Two more exhibition spaces follow the bar: the central one borrows its aesthetic from a labyrinth darkroom, while the last looks like a budget hotel room. Together, the spaces allude to three of the most important backdrops to cruising culture. All three are forms of architecture openly devoted to bodies doing intimate things together. As we move through the maze, we contemplate the choices made to represent the spaces. Condoms strewn on the floor and stains on the walls mimic the activities of the darkroom. As my eyes adjust slowly to the lack of light, my fingertips find sgraffiti etched into the walls. In a cubicle within the labyrinth, I discover a series of perspective drawings of illusory spaces with cascading flights of stairs and columns. They send my imagination off to a sauna club I have always wanted to visit in Athens. Gay saunas are like living rooms in the public realm – multifunctional facilities where you work, meet your friends, rest, eat, bathe and have sex. After a club night you might sleep there for an hour or so before the public transport starts again in the morning. I illuminate the drawings with my smartphone and find that they describe a development project for Colmegna Spa, a “politico-sexual-laboratory” in Buenos Aires.

Throughout, Cruising Pavilion presents pictures and plans of amazing architectures, both historical as well as speculative. Manhattan’s Continental Baths, for example, was an epic “sexual power plant” from the 1970s that could accommodate 1,000 men. The “towel only” dress code was part of the organisers’ aim of “breaking social hierarchies in order to generate unplanned collisions between bodies”. Designed in an ancient Roman style, the cavernous basement space in the Ansonia Hotel contained a dancefloor, sauna rooms, a pool, bunk beds in common areas, tiny separate rooms, a sexual health clinic and a cabaret lounge. Joakim tells me that Bette Middler developed her stage skills here. To keep her audience’s attention, she had to compete with the prospect of a sexual encounter next door. “Bathhouse Betty” was both Middler’s nickname and the title of her 1998 album – her career at the Continental Baths a direct example of how these spaces were driving forces of cultural production. What’s more, it’s a reminder that they are surprisingly mainstream – it is a mistake to think they represent a “deviant” periphery.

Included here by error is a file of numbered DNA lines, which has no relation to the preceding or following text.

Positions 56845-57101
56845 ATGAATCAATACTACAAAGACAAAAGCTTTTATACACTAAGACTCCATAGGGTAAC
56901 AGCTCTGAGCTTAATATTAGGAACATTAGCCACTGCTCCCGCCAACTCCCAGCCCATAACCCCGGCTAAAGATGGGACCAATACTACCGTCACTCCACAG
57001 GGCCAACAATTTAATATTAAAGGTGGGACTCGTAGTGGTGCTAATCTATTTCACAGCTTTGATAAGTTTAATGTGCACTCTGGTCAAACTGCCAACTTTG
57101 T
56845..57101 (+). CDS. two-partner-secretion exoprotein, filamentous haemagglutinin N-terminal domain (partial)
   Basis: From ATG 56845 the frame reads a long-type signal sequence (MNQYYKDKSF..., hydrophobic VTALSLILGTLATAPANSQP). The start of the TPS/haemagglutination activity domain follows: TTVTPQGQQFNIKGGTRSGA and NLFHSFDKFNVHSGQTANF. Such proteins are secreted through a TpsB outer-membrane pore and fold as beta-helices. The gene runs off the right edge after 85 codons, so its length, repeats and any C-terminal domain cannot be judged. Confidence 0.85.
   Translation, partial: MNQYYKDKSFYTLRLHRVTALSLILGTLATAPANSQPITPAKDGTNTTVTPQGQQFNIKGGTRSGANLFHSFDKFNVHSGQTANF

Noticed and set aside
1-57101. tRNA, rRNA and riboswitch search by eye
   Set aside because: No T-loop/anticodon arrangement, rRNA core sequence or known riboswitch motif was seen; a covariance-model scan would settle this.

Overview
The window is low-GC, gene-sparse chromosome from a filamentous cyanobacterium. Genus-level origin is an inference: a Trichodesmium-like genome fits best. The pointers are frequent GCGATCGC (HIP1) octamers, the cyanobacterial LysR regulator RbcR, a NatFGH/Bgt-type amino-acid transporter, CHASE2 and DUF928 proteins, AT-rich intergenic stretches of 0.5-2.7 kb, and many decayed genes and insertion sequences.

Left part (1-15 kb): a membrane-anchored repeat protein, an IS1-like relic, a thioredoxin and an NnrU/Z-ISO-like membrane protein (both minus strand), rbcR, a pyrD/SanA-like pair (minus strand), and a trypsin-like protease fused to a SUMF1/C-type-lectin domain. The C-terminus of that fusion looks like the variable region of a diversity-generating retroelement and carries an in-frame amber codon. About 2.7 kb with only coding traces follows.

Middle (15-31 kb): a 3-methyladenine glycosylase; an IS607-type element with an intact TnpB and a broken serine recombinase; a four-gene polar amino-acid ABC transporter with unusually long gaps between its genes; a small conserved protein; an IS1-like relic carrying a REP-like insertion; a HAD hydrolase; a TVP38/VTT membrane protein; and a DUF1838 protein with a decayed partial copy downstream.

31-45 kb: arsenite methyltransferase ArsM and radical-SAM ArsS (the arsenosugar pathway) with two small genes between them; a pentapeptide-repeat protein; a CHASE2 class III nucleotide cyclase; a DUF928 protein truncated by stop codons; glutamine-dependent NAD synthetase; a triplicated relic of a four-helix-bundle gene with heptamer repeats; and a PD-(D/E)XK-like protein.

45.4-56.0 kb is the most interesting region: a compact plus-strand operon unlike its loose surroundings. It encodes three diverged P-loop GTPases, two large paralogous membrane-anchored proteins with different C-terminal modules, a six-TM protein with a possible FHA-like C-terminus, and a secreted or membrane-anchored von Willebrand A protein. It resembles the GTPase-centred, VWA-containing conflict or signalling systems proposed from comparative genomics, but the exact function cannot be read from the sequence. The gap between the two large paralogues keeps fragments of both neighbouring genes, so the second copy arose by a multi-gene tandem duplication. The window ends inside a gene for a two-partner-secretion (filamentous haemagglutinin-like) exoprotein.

On the way into the bedroom portion of the exhibition a flyer tacked to the wall reads: “Every hole is a goal”. Fifteen years ago, when I was a student at Stockholm University, a series of carved openings between cubicles in the toilets appeared, prompting intense debate. They were instances of vandalism but also proof of cruising – hands-on reprogramming that collided with others’ wish to use the facility peacefully. However, those glory holes only brought out what various TV series and films have repeatedly shown us: the sexual charge of private spaces devoted to bodily needs in the public domain. In Cruising Pavilion there is an opening in the partition wall of the darkroom the size and the height of a glory hole and, in the final wall of the exhibition, the visitors meet what I interpreted as an oversized homage to this charged architectural detail: a huge circular window with signal-red opaque glass, positioned over a large bed. It was only later that I realised that the circular window is part of the permanent structure of Boxen.